Artificial intelligence (AI) has the potential to transform
economic growth, commerce, and trade, affecting the types of jobs that are
available and skills that are needed. The United States, China, Japan, Germany,
the United Kingdom, France, and others have recognized the opportunity and are
supporting AI research and development as well as preparing their workforce.
For AI to develop also requires an enabling environment that
includes new regulation in areas such as AI ethics and data access and revisiting
existing laws and regulation in areas such as privacy and intellectual property
(IP) rights to ensure that they work for AI. In addition, AI development
requires an international agenda to avoid unnecessary regulatory heterogeneity
that creates barriers to data access and use and impedes the global diffusion
of AI products. [Note: contains copyrighted material].
Place-based revitalization initiatives seek to make every
neighborhood safe and healthy and to connect them to high-quality services.
These initiatives share a few common characteristics. They concentrate
resources in a specific geography; combine physical revitalization with the
provision of services (e.g., health, education, and job training programs);
leverage existing institutions, networks, and capital; and engage local leaders
and residents. However, they have a mixed track record on whether and how much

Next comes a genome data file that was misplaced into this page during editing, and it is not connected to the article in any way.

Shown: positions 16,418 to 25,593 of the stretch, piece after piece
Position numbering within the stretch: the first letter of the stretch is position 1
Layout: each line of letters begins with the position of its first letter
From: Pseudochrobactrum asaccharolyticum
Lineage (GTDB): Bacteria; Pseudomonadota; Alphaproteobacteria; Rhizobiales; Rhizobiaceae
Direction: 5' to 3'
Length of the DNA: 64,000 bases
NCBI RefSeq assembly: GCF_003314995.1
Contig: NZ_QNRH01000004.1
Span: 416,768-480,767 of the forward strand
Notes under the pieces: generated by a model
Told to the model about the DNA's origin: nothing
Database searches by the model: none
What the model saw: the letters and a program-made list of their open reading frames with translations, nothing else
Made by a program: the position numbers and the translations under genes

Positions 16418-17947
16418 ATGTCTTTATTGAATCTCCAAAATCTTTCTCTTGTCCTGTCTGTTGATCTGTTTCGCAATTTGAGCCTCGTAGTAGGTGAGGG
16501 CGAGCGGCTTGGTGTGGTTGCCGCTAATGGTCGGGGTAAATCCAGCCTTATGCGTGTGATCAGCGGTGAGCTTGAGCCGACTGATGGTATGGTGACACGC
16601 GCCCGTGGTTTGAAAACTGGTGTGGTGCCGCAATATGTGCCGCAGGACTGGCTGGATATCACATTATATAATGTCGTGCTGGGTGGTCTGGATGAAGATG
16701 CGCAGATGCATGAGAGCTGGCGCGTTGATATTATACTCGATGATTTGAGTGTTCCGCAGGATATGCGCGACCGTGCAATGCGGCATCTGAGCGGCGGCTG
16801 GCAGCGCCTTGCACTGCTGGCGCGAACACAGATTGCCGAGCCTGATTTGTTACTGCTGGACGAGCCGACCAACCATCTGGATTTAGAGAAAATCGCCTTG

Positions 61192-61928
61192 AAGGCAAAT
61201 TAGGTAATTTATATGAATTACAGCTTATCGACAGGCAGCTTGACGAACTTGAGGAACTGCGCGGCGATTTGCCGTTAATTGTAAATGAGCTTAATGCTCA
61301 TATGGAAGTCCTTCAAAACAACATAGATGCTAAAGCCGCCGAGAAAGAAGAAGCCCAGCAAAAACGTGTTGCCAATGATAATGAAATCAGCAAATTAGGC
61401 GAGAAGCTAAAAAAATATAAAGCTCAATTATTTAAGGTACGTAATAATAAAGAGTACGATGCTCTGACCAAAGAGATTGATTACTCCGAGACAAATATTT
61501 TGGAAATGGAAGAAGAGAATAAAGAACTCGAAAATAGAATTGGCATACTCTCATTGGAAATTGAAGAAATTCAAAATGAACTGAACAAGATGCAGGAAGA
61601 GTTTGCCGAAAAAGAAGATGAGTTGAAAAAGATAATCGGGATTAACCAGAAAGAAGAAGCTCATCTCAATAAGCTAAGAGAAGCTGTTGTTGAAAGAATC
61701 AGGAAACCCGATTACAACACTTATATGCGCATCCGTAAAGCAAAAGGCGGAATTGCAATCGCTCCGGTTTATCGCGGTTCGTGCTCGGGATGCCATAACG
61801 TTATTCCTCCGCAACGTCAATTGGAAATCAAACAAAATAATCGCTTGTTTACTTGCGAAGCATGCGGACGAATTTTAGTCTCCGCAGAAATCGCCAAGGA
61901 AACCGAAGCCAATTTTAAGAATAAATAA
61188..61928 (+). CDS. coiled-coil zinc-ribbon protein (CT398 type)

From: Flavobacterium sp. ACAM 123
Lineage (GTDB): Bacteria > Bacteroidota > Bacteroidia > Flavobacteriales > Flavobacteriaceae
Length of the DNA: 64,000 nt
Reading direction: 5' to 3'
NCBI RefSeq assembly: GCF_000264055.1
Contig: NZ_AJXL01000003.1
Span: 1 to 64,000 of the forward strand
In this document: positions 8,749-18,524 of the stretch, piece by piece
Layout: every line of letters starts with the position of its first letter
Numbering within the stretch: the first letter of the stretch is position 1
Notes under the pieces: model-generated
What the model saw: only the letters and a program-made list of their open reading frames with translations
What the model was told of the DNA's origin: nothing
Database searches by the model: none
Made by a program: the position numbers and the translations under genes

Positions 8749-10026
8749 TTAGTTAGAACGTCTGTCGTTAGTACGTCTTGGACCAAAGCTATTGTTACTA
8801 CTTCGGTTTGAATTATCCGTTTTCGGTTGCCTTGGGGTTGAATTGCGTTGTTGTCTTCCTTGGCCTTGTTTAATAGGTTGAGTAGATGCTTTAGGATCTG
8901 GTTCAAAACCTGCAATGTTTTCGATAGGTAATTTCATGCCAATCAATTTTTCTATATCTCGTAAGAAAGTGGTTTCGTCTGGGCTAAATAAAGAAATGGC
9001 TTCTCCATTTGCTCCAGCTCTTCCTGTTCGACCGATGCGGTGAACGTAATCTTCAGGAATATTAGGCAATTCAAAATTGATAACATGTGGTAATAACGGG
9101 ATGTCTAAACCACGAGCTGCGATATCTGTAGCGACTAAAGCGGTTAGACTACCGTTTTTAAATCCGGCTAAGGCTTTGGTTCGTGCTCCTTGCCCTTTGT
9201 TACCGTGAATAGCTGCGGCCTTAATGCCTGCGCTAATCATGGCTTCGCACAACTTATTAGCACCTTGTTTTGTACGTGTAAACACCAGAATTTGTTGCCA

current residents benefit from such redevelopment. To address these and other
limitations, more place-based initiatives are starting to marry physical
revitalization with intentional efforts to build civic infrastructure. Civic
infrastructure incorporates a broad view of community assets and therefore
seeks to improve physical and civic assets as well as the processes, practices,
and interactions those assets enable. By strengthening civic infrastructure,
revitalizing physical assets can help create equitable outcomes for residents
and increase community benefits. [Note: contains copyrighted
Given that offshore tax havens are largely located in small,
independent states or self-governing territories, it could be assumed that they
have little connection to OECD states and major financial centers such as
London and New York. This is not the case. The so-called tax havens are in fact
part of a much larger network of financial and corporate services that depends
on lawyers, accountants, and bankers located in major Western cities. Only one
part of the havens’ business actually involves providing lower tax rates to
individual foreign account holders.
These techniques originally developed to assist American
executives and Belgian dentists, and later multinational corporations, to limit
their exposure— sometimes lawfully, sometimes unlawfully—to their respective
tax authorities. Today, they’re increasingly deployed to flows of tainted
capital from developing countries, helping those funds transit from their home
jurisdictions and ultimately to the West.
There are more capital flows into the offshore world from
OECD states than from developing countries. The argument of this paper,
however, is that while OECD origin capital flows erode the tax base and some of
the flows amount to illegal tax evasion, the overall effect of the money coming
from developing countries, especially the tainted flows, is more damaging from
both an economic and a security perspective.